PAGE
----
Source: “GPD: Stabbing suspect had prior homicide convictions,” The Gainesville Sun, 06/03/09
Source: “Tent City homeless in limbo,” The Gainesville Sun, 06/09/09
Source: “Arupa Freeman: Gainesville turns a blind eye toward the homeless,” The Gainesville Sun, 06/16/09
Source: “Homeless are back in Tent City, and so is the crime,” The Gainesville Sun, 06/24/11
Source: “Homeless woman beaten in Tent City,” The Gainesville Sun, 06/04/11
Image by ryanlachica (ryan kuonen), used under its Creative Commons license.


Property Theft in Sacramento

HomelessIn May, Cynthia Hubert reported for The Sacramento Bee on a very unusual class-action lawsuit in which people experiencing homelessness sued Sacramento, California, for violating their constitutional rights by seizing and disposing of their property.

Spoiler alert: Here is the outcome of this legal action, the most significant line in the piece… On second thought, it’s not much of a spoiler. No surprise at all, in what is also the most predictable line:

But [Senior Deputy City Attorney] Trimm said he expects no immediate changes in city policy on the homeless.

You have to admire the guy. He tells it like it is, in a city with tough rules that prohibit staying in “undesignated areas” for more than 24 hours, and with apparently very little consideration for the belongings of street people anywhere, at any time.

One of the attorneys for the plaintiffs, Mark Merin, is known as a longtime advocate for the homeless. The suit was filed in 2009, against both city and county, and the county agreed to a $488,000 settlement payment. (A similar outcome recently occurred in Oregon.) But the city of Sacramento refused to settle.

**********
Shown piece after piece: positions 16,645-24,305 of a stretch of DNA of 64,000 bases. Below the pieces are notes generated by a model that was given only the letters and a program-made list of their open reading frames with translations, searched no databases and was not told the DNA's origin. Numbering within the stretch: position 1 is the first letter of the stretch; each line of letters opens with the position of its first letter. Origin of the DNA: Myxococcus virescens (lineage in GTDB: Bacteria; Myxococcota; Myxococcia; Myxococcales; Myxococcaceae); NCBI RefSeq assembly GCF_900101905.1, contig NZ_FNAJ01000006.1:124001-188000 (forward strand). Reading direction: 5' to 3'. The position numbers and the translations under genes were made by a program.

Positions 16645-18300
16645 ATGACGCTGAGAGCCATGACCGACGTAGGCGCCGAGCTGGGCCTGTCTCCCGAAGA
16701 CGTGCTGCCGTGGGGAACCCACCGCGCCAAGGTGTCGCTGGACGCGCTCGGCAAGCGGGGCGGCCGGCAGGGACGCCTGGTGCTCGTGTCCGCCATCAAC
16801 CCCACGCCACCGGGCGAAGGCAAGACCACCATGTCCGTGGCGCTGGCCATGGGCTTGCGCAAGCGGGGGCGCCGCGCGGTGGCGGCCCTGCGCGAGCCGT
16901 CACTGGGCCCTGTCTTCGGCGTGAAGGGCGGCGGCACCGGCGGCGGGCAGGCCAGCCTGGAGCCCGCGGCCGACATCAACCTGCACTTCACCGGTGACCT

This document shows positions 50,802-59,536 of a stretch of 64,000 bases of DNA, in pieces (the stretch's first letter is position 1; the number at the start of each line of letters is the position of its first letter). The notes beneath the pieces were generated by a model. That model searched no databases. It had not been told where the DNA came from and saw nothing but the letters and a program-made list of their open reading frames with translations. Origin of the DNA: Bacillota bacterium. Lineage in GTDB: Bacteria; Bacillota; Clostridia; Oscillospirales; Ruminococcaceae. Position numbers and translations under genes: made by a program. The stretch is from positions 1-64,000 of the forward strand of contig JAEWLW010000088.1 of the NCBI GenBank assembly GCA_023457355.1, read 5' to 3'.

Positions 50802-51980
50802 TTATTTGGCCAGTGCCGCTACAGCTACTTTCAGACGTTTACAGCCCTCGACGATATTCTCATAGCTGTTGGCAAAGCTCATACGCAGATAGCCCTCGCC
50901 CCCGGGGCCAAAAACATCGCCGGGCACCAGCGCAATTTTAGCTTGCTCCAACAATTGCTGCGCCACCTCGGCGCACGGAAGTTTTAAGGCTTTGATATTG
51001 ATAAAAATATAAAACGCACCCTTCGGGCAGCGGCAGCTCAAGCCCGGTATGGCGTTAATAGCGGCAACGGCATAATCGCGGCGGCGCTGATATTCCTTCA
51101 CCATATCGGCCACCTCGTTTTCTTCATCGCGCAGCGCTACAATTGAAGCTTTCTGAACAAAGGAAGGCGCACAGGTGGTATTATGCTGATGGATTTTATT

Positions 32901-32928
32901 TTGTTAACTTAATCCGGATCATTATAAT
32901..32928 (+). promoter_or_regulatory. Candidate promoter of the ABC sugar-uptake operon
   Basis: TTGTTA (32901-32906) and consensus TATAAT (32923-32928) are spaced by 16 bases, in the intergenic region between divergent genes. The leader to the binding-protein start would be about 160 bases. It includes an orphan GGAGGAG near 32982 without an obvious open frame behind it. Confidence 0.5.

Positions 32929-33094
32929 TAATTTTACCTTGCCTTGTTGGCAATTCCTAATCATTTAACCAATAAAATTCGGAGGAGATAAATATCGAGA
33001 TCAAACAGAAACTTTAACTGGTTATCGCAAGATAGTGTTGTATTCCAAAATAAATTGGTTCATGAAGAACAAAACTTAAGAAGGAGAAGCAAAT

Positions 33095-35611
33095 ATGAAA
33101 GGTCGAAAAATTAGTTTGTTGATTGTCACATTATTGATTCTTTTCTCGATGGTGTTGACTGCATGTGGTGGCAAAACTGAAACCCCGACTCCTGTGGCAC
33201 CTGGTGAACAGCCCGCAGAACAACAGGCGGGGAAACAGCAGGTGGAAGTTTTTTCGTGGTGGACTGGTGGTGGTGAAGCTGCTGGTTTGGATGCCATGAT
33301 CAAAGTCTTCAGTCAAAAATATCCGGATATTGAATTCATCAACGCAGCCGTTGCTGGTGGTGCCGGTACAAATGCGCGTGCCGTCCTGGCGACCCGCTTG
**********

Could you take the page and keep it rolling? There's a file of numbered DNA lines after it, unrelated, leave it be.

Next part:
Chance Trimm, who is, as we mentioned, Senior Deputy City Attorney, told the jurors a sad story about how, at times, it is unclear “what is usable property, and what is junk that no one wants.” He talks as if this whole lawsuit is about the necessity to clean up the disgusting messes that people leave behind when they vacate a tent city or a camp.

Does this make sense? Who leaves a tent city? Individuals may come and go, but everybody doesn’t clear out at once, unless there is a good reason, such as a sweep or cleanup, or whatever the current local terminology may be. If camps are tolerated, they tend to stabilize and grow. If a tent city is unpopulated, it’s because the people were forced to leave, and to leave their stuff behind.

If, as Trimm says, the problem is distinguishing usable property from junk, why not just ask somebody: “Hey, what about this tarp? Is this usable, or junk?” Problem is, in the circumstances he’s talking about, nobody is around to ask. The people have already been removed from the area and the police and their hirelings are busy throwing everything into dumpsters. In other words, the authorities try to make it sound like the issue is abandoned property of questionable usefulness.

But some of the plaintiffs are talking about having stuff taken right out of their hands. Linda McKinley recounted her experience of being awakened in the middle of the night when sleeping on the street.

The journalist reports,

‘They put all our stuff in a trailer,’ she said. ‘They just picked it up and threw it in there like garbage.’ Among the items she lost that day, she said, were her identification card, eyeglasses, medication, legal papers and photographs. ‘I just lost everything,’ she said. ‘It was really devastating. It was like losing my house in a sense. It was like I had been stripped.’